Page 1

Am. J. Hum. Genet. 62:1198–1211, 1998

1198

Multipoint Quantitative-Trait Linkage Analysis in General Pedigrees

Laura Almasy and John Blangero

Department of Genetics, Southwest Foundation for Biomedical Research, San Antonio

Summary

Multipoint linkage analysis of quantitative-trait loci

(QTLs) has previously been restricted to sibships and

small pedigrees. In this article, we show how variance-

component linkage methods can be used in pedigrees of

arbitrary size and complexity, and we develop a general

framework for multipoint identity-by-descent (IBD)

probability calculations. We extend the sib-pair multi-

point mapping approach of Fulker et al. to general rel-

ative pairs. This multipoint IBD method uses the pro-

portion of alleles shared identical by descent at

genotyped loci to estimate IBD sharing at arbitrary

points along a chromosome for each relative pair. We

have derived correlations in IBD sharing as a function

of chromosomal distance for relative pairs in general

pedigrees and provide a simple framework whereby

these correlations can be easily obtained for any relative

pair related by a single line of descent or by multiple

independent lines of descent. Once calculated, the mul-

tipoint relative-pair IBDs can be utilized in variance-

component linkage analysis, which considers the likeli-

hood of the entire pedigree jointly. Examples are given

that use simulated data, demonstrating both the accu-

racy of QTL localization and the increase in power pro-

vided by multipoint analysis with 5-, 10-, and 20-cM

marker maps. The general pedigree variance component

and IBD estimation methods have been implemented in

the SOLAR (Sequential Oligogenic Linkage Analysis

Routines) computer package.

Introduction

Methods of linkage analysis that exploit identity-by-de-

scent (IBD) allele sharing between pairs of relatives are

Received January 27, 1998; accepted for publication March 13,

1998; electronically published April 17, 1998.

Address for correspondence and reprints: Dr. Laura Almasy, De-

partment of Genetics, Southwest Foundation for BiomedicalResearch,

7620 Northwest Loop 410, P.O. Box760549,SanAntonio,TX78245-

0549. E-mail: almasy@darwin.sfbr.org

? 1998 by The American Society of Human Genetics. All rights reserved.

0002-9297/98/6205-0026$02.00

widely used in the genetic analysis of complex traits as

these methods generally require few assumptions about

the genetic model underlying expression of the trait.

There are a limited range of IBD allele-sharing methods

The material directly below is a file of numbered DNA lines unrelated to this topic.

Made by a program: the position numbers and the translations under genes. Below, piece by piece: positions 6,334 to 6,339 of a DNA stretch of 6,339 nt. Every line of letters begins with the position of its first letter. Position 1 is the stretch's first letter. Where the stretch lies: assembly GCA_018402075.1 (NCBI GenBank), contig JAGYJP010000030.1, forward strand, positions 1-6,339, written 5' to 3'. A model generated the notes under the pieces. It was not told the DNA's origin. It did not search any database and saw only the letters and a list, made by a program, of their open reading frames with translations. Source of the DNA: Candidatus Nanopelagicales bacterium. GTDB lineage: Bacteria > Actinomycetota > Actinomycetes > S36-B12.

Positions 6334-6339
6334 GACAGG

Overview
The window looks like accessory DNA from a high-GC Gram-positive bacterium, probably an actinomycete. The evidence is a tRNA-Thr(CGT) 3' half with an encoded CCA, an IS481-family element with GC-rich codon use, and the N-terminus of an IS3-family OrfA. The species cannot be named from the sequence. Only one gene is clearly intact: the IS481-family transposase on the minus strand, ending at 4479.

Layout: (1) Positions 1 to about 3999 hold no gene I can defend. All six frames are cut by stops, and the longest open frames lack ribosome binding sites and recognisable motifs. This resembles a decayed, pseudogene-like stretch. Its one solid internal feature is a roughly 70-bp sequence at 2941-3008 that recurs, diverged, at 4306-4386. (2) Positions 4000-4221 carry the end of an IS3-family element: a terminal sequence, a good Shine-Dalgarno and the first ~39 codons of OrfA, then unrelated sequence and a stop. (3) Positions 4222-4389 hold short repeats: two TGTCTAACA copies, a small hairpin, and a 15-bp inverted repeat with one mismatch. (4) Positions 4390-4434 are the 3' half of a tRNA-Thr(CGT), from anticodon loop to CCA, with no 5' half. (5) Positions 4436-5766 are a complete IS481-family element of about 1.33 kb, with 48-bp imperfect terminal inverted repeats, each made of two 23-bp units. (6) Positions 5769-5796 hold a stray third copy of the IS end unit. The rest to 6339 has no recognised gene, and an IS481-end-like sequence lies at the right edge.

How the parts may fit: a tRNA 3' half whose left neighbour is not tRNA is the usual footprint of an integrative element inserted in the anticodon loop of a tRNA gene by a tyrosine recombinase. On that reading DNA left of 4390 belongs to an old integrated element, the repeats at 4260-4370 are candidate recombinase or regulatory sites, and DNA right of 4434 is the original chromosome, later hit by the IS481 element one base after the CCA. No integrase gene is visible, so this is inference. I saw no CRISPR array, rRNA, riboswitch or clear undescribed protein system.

that can be used for quantitative-trait linkage analysis.

The best known of these is the sib-pair approach of

Haseman and Elaston (1972). Recently, variance-com-

ponent linkage analysis methods, which are more pow-

erful than relative pair–based approaches and have the

added advantage of providing reasonable estimates of

the magnitude of effect of the detected locus, have been

developed (Goldgar 1990; Schork 1993; Amos 1994;

Blangero and Almasy 1997). These variance-component

methods have been extended to accommodate general

pedigrees of arbitrary size and complexity (Comuzzie et

al. 1997) and to allow analyses that include genotype

# environment interaction (Blangero 1993; Towne et

al. 1997), epistasis (Stern et al. 1996; Mitchell et al.

1997), threshold models for discrete traits (Duggirala et

al. 1997), and pleiotropy (Almasy et al. 1997c), as well

as multivariate and oligogenic analyses (Schork 1993;

Almasy et al. 1997c; Blangero and Almasy 1997; Wil-

liams et al. 1997).

Multipoint linkage analysis increases the power to de-

tect true linkages and decreases the false-positive rate.

When linkage is detected, multipoint analysisalsoallows

support or confidence intervals to be determined for the

location of a gene. To date, practical application of mul-

tipoint IBD methods has been confined to sibships or

small pedigrees (Fulker et al. 1995; KruglyakandLander

1995; Kruglyak et al. 1996; Todorov et al. 1997), al-

though there have been some recent promising devel-

opments utilizing computer-intensive Monte Carlo–

based techniques (Sobel and Lange 1996; Heath 1997;

Heath et al. 1997) in large pedigrees.

The development of variance-component linkage

methodologies for use in extended families has created

a need for a multipoint IBD method suitable for use in

such pedigrees. In general, the computational burden for

exact multipoint calculations is considerable even in nu-

clear families and is prohibitive in large pedigrees. To

alleviate this problem, Fulker et al. (1995) developed a

multipoint approximation for sib pairs that uses a linear

function of IBD values at genotyped markers to estimate

IBD sharing at arbitrary chromosomal locations. The

Fulker method is based on the evaluation of average

Page 2

Almasy and Blangero: Multipoint QTL Analysis in Pedigrees

1199

number of alleles shared IBD for a pair of siblings and,

although much less computationally expensive, has been

shown to be as effective as maximum-likelihood esti-

mation of the exact multipoint IBD distribution (Fulker

and Cherny 1996). In this article, we extend this simple

approach to allow multipoint analysis in pedigrees of

unlimited size and complexity. After presenting ageneral

variance-components framework for oligogenic quan-

titative-trait linkage analysis in arbitrary pedigrees, we

derive a series of functions for the correlation between

loci in IBD sharing as a function of chromosomal dis-

tance in relative pairs found in extended families, in-